from the GNU version of the Collaborative International Dictionary of English

  • n. God, when considered as the first person in the Trinity.

from WordNet 3.0 Copyright 2006 by Princeton University. All rights reserved.

  • n. God when considered as the first person in the Trinity


Sorry, no etymologies found.


  • The father-god Brahma claimed to be a universal creator, nevertheless, he was styled "Lotus-born," for he arose from the primal Goddess's yoni.

    Archive 2008-04-01

  • Egypt's father-god Ra also claimed to be a creator but owed his existence to the Goddess called "great world lotus flower, out of which rose the sun for the first time at the creation."

    Archive 2008-04-01

  • Here in the freezing air the apostles rested from their journey, but in the dead of the night Hilary was awakened by a clamour of forlorn voices, and opening his eyes he saw the mighty father-god of Olympus looking down upon him with angry brows, and brandishing in his hand red flashes of lightning.

    A Child's Book of Saints

  • The statue of the great father-god of Rome had been hurled down the ravine into the snow-drift, and his altar had been flung into the little wintry mere which shivers in the pass, and his last priest had died of old age a lifetime ago; and the temple was now but a cold harbour for merchants and soldiers and wandering men.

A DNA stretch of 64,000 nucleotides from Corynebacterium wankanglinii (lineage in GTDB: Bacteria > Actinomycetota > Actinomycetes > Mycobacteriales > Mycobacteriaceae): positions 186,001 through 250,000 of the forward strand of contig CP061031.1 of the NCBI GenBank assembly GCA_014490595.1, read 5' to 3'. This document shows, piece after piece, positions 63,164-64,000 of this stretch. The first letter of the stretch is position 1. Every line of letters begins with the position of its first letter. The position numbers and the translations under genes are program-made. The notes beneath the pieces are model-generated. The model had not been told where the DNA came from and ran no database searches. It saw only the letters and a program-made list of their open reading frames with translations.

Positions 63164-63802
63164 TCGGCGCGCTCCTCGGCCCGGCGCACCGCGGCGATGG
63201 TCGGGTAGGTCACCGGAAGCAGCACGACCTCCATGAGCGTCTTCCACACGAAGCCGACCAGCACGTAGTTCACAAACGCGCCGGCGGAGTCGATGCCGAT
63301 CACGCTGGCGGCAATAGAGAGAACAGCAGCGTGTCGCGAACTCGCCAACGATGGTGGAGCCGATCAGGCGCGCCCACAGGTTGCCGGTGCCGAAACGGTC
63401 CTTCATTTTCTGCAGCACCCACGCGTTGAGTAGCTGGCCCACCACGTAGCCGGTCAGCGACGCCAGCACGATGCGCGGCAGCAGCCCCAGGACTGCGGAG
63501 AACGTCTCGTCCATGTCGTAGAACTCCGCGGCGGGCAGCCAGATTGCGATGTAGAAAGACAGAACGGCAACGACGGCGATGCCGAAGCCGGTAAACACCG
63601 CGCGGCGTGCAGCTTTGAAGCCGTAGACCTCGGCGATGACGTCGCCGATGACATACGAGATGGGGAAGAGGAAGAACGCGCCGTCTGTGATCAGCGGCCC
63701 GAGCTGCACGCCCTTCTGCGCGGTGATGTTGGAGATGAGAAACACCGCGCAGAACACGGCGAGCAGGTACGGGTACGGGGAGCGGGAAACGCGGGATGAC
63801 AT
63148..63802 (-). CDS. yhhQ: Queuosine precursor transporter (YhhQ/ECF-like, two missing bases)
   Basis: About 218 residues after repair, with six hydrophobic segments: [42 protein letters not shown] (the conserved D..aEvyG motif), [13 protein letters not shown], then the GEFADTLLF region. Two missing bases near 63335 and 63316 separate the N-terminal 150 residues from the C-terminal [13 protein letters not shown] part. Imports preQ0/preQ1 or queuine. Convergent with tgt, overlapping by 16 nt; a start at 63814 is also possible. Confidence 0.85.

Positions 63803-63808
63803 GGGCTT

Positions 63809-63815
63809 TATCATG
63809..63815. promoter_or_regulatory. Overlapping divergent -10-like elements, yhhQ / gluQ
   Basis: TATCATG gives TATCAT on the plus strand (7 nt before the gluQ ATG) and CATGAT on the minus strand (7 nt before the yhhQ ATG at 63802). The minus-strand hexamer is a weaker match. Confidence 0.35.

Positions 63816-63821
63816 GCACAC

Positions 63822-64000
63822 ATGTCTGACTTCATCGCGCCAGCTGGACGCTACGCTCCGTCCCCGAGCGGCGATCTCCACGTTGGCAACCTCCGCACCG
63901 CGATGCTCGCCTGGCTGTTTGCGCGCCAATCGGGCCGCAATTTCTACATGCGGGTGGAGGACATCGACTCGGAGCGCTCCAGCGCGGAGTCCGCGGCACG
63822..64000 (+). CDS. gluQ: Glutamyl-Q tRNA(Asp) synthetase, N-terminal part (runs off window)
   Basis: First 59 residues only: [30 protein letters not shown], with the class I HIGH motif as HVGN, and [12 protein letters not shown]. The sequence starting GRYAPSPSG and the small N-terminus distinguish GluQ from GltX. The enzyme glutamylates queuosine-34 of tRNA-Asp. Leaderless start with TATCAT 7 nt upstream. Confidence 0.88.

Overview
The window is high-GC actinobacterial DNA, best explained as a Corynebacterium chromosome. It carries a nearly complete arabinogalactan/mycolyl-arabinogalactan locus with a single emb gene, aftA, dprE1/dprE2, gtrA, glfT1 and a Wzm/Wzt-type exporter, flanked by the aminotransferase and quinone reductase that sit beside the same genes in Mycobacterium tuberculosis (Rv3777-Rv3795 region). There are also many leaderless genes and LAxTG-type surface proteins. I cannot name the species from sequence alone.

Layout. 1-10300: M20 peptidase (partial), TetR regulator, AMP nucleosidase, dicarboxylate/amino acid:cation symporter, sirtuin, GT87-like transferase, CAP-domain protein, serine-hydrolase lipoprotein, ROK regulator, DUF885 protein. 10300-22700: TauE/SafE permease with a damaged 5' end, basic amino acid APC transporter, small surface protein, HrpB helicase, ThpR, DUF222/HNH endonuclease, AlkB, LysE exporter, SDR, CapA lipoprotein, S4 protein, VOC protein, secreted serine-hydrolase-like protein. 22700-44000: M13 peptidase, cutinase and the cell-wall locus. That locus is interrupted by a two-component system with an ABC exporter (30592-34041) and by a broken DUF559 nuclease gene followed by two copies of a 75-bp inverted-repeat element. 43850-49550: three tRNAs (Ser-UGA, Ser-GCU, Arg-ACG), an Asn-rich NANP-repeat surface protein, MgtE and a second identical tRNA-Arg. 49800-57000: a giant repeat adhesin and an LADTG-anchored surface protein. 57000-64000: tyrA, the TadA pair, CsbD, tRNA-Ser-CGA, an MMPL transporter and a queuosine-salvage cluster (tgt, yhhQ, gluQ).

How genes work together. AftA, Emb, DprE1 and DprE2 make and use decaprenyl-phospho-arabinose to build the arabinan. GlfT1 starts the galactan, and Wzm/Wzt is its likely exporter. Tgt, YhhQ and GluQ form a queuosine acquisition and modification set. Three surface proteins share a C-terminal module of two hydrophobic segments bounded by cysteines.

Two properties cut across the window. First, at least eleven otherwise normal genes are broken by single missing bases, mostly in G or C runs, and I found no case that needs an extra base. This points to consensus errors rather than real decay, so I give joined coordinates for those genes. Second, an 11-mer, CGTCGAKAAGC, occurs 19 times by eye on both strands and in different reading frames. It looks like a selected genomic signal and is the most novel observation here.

A Child's Book of Saints

  • In Asia Minor the mother goddess was overshadowed by the father god during the period of Hatti predominance, but her worship was revived after the early people along the coast and in the agricultural valleys were freed from the yoke of the father-god worshippers.

    Myths of Babylonia and Assyria

  • Steven Spielberg visited the father-god in Havana in the fall of 2002.


  • Just as Yahweh is a surrogate father-god to Abraham.

    Planet Atheism

  • *] Thus, the principal personage in any triad was always the one who had been patron of the nome previous to the introduction of the triad: in some places the father-god, and in others the mother-goddess.

    History Of Egypt, Chaldæa, Syria, Babylonia, and Assyria, Volume 1 (of 12)


Log in or sign up to get involved in the conversation. It's quick and easy.